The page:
Frick Collection—the house built to be a museum

The Frick Museum, which houses a remarkable collection of art treasures, was originally build as a private residence of Henry Clay Frick, a Gilded Age industrialist and art collector. Armed with unbridled ambition, Henry Frick formed his own company by the age of 20. Vowing to himself that he would be a millionaire by the…

The Carnegie Mansion—the plainest house in New York?

All Andrew Carnegie wanted for his home was “the most modest, plainest, and most roomy house in New York.” While the 64-room Georgian Revival house succeeded in being roomy, it failed at being plain. The mansion is adorned by a private garden—a rarity in New York city. Andrew Carnegie, the great philanthropic industrialist and one…

Neue Gallery—Grace Vanderbilt’s “Gardener’s Cottage”

The beautiful mansion that houses Neue Gallery was modeled on the 17th-century Place des Vosges in Paris. It was designed in 1914 by the architectural firm of Carrère and Hastings, well-known for their Beaux-Arts masterpieces such as the New York Public Library. While most of the grand, single-family mansions of Fifth Avenue were destroyed in…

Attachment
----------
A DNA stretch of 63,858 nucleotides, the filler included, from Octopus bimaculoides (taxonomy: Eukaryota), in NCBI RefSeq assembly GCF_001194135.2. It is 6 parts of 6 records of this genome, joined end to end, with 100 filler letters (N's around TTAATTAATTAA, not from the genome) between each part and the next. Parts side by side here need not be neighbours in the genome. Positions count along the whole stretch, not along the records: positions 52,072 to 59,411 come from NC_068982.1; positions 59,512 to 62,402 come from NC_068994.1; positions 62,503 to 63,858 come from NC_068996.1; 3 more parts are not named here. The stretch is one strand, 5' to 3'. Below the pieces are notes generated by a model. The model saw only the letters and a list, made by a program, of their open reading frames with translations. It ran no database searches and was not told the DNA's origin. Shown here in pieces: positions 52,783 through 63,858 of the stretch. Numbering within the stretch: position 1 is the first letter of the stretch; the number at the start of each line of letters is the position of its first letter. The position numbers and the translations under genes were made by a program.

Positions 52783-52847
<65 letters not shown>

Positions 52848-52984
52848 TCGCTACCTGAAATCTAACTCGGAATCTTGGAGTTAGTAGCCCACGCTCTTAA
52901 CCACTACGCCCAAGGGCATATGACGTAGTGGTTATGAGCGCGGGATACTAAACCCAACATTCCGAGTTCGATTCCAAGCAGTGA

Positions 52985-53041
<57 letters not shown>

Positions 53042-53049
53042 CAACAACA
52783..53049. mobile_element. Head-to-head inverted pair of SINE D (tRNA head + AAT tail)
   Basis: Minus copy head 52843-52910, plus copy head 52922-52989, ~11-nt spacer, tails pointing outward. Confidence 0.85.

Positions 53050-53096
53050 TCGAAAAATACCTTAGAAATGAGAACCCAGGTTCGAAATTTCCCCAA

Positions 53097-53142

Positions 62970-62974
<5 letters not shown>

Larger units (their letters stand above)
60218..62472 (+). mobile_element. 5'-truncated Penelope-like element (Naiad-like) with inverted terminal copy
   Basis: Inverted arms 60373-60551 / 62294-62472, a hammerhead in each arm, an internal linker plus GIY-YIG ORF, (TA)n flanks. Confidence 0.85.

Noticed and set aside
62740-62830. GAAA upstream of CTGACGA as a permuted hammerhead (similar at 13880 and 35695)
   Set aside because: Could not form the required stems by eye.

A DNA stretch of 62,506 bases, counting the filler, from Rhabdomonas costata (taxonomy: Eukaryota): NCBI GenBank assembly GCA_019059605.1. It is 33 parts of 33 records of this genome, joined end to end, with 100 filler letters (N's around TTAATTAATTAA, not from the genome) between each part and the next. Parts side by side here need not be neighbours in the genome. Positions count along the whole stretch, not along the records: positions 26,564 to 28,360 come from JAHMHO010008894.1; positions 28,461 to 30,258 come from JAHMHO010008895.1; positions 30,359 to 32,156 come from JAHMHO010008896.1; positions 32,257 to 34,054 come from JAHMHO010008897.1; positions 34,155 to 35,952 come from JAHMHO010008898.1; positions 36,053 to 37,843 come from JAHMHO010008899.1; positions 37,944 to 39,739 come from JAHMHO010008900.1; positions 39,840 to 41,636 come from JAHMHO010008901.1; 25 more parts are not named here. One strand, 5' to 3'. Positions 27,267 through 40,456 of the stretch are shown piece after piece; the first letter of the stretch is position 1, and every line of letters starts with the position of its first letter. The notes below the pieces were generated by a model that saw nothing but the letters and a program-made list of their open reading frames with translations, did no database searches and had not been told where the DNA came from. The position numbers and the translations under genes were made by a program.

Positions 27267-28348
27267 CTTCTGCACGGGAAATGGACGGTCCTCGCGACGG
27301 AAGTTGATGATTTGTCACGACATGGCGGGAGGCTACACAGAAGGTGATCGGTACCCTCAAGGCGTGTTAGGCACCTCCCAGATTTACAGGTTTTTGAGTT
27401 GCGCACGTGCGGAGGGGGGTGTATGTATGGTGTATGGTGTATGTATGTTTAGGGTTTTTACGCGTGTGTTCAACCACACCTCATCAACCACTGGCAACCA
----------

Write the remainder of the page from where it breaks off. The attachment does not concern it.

The Guggenheim – “unlike any other museum in the world”

Solomon R. Guggenheim, a businessman, art collector, and part-heir to a great mining fortune, began collecting abstract art in the 1920s. After retiring from his business endeavors, he became a full-time art collector, focusing specifically on modern and contemporary art. In order to display his collection, he founded the Museum of Non-Objective Painting in 1939. The collection,…

How the Metropolitan Museum was Born

On July 4, 1866, while celebrating America’s Independence Day in Paris, a group of American businessmen, financiers, artists, and thinkers of the day decided that New York City needed its own art museum. Thus, the idea of the Metropolitan Museum of Art was born. After four years of discussions in which American civic leaders, art…